Oct. 5, 2001

PSOs step up efforts to stay on guard

While most of the Lab’s workforce has returned to some semblance of normalcy following the Sept. 11 terrorist attacks and subsequent U.S. actions, one group remains at a heightened state of alert: the officers of the Protective Force Division.

Whether they check badges at the gates, patrol the site, conduct searches for explosives and other contraband at various entry points or work administratively, the Lab’s protective force officers are working overtime to make sure the Laboratory is safe and secure.

The Lab’s security status remains at a higher level alert than normal. As a result, all officers, sergeants and watch commanders are working 12-hour shifts, five days a week, said Eric Steele, Protective Force Division leader. "We are planning for this heightened state of alert to be long-term."

In the early hours of Sept. 11, shortly after the attacks were reported, the phones in the Protective Force Division started ringing off the hooks.
"When the attack happened, we couldn’t get enough people answering phones. They were all calls from officers off-duty who wanted to come in," Sgt. John Smalls said.

Protective Force had a high-alert emergency plan in place and it took less than 90 minutes to swing into action, Steele said.

"We went immediately to security condition 2. We put security measures for the Lab in place and opened the Security Operations Center and directed operations from there," Steele said. "People who were planning to go home from the owl shift stayed and additional officers came in."

The heightened state of alert is noticeable, from the closure of pedestrian gates on East Avenue and the addition of a security check point at the South Gate and southwest entrances to the increased patrols through buildings and expanded searches of all deliveries.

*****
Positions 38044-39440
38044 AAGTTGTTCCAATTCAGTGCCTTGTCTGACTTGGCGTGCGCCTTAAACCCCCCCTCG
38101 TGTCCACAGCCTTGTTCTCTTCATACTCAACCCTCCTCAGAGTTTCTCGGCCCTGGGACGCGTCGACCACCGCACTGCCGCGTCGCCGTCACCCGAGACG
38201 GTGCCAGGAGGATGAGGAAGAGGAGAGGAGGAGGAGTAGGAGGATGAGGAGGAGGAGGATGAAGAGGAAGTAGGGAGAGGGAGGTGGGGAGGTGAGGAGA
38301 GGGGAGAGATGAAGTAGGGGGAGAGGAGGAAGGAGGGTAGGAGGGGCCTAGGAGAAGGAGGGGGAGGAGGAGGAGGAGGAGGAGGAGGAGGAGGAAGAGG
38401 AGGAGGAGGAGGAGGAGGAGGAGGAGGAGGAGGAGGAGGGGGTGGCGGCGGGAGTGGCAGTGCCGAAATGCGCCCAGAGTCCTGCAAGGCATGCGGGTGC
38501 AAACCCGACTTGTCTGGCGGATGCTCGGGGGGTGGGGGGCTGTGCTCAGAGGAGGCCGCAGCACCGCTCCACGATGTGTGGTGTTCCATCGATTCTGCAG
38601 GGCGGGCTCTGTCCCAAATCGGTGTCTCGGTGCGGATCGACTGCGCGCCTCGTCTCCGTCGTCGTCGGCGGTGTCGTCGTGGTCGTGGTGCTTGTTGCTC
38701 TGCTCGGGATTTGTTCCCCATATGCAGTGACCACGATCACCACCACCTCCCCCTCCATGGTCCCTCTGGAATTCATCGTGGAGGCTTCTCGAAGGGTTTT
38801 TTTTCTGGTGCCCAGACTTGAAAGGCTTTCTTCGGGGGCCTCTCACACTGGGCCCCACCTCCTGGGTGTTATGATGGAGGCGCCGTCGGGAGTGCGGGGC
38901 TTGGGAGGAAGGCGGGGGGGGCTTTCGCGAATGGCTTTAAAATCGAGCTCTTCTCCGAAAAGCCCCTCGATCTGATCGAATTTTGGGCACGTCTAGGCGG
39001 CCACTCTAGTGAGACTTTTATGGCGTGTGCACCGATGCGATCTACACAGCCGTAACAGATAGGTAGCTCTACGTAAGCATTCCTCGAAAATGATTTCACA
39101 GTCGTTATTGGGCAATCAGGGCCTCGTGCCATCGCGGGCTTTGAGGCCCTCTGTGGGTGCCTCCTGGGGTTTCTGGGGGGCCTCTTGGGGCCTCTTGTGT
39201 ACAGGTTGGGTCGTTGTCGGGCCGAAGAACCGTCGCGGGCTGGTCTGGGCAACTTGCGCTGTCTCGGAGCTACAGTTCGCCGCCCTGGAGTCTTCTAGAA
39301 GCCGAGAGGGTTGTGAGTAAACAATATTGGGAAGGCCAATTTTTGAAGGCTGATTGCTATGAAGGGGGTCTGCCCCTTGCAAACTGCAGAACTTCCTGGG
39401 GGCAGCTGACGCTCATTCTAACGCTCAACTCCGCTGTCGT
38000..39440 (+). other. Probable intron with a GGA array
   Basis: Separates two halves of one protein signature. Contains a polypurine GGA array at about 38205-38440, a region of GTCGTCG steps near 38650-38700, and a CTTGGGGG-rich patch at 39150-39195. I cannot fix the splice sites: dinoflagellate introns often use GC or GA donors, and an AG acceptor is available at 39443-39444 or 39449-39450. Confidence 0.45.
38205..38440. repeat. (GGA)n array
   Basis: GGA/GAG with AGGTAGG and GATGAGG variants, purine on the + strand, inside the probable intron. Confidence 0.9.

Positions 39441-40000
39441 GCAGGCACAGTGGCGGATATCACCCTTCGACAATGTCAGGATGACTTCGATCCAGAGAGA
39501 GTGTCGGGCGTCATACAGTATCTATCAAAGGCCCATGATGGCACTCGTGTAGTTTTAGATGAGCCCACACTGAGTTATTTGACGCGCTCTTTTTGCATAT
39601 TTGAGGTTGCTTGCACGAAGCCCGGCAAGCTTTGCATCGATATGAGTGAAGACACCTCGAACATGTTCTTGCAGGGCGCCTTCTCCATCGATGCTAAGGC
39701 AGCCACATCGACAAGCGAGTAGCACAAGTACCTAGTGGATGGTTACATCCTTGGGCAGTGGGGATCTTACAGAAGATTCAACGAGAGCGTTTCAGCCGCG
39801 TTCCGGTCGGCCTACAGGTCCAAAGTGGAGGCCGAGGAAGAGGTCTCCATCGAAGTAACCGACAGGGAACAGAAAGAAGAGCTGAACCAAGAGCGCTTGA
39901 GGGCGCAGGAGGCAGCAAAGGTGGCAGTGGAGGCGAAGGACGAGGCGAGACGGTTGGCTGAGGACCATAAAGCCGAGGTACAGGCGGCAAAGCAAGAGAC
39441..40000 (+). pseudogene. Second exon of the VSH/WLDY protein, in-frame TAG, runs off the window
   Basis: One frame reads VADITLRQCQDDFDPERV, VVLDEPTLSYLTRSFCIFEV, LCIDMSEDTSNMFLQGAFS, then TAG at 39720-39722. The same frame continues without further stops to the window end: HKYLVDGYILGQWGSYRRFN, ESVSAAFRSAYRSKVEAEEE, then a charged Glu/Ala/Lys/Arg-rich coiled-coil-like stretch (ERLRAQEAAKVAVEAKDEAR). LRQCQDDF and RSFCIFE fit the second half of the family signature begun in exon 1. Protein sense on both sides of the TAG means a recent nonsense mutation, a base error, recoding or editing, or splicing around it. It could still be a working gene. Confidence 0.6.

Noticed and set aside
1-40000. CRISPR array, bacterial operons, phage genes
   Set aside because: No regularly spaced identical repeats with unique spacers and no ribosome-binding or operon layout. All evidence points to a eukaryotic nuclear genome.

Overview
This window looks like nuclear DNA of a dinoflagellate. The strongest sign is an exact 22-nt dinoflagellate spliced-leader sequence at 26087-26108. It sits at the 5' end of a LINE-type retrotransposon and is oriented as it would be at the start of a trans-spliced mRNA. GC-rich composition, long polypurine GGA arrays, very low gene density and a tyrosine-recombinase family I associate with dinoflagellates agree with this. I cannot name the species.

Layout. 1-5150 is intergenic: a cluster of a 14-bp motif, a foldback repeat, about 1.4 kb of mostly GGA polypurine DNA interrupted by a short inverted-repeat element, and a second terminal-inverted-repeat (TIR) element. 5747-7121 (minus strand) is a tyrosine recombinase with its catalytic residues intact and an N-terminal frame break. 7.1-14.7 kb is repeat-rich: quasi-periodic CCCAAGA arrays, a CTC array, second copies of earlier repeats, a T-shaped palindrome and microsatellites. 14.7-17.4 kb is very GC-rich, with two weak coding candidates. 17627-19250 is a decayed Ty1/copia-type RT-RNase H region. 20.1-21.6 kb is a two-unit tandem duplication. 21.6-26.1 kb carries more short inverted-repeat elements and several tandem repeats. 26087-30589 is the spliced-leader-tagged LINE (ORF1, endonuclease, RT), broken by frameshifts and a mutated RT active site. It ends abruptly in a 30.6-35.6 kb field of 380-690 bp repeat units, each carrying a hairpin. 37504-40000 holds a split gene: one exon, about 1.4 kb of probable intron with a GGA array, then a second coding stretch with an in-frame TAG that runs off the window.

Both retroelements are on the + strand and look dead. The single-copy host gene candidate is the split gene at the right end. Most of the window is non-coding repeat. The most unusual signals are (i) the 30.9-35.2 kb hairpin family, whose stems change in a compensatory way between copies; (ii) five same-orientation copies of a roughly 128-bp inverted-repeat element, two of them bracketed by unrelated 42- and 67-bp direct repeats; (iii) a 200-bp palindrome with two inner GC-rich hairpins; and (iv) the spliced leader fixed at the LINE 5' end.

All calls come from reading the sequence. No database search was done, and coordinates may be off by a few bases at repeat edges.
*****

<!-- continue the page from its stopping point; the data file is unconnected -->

Many employees have called PFD to commend the officers, Sgt. Gary Abundis said, and all of those compliments have been passed on during roll call.
"I’ve been receiving calls about the extra attention the employees have been receiving and the help they’ve been getting," Abundis said. "I encourage employees to tell the officers at the post. It would be nice for them to hear it directly."

There have also been a few complaints about the increased security measures, Steele acknowledged.

"It’s contrary to the university-style of business. It’s a paradigm shift and we understand that," Steele said. "This is not a short-term situation, however."

Employees who have any concerns about security are encouraged to contact the Protective Force Division. The sergeants have been meeting with supervisors to address concerns and explain the security measures are in place.

"We are responsible for the protection of this facility and we’re here 24-7," Abundis said. "We’re not new at this business. "

Smalls added, "We’re still here to protect and to serve, even in this state of emergency."

Despite the long hours, the officers remain very supportive, say their commanding officers.

"The officers’ motivation is high," Abundis said. "Their dedication is just superb. Whatever we ask of them, they are willing to do it. Their families feel the pain of the long hours, but all of the officers are dedicated and showing their commitment on a daily basis."

The watch commanders and sergeants are doing what they can to accommodate the needs of officers who have daycare issues and other personal conflicts that have resulted from extending their shifts by four hours each day.

"We’re trying to keep the line of communication with their families open," Abundis said. "As an organization, we appreciate the support of the Lab population. These are trying times. We’re doing everything we can so employees can continue doing their jobs."